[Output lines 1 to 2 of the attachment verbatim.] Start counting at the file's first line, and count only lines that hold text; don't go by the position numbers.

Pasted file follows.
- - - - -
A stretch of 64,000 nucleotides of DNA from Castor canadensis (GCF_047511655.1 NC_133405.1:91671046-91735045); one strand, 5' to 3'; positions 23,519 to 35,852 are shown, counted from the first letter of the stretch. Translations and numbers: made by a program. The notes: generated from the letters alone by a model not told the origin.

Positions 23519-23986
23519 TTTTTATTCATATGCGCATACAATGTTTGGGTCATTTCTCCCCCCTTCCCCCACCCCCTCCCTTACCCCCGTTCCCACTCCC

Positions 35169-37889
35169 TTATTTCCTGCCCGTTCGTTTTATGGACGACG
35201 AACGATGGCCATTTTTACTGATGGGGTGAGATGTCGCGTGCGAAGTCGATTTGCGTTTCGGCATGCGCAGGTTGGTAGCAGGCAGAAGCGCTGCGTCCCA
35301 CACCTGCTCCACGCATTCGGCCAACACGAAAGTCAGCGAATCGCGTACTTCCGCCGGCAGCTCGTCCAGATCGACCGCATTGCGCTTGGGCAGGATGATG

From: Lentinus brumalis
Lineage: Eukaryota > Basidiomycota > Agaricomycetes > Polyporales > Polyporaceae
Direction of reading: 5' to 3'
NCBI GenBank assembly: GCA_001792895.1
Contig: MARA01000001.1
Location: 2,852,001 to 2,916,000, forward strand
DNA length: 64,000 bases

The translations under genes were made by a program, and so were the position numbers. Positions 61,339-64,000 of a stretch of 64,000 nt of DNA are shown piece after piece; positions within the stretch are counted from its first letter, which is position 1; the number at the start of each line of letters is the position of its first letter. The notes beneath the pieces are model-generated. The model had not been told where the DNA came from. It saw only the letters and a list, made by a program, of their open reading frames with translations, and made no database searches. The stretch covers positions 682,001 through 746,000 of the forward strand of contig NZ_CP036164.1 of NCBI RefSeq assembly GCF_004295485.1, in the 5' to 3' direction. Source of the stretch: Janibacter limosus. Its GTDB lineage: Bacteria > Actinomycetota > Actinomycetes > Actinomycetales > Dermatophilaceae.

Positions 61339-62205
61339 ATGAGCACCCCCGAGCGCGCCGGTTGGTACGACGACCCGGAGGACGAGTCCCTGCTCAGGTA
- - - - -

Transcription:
A stretch of 64,000 nucleotides of DNA from Castor canadensis (GCF_047511655.1 NC_133405.1:91671046-91735045); one strand, 5' to 3'; positions 23,519 to 35,852 are shown, counted from the first letter of the stretch. Translations and numbers: made by a program. The notes: generated from the letters alone by a model not told the origin.

Positions 23519-23986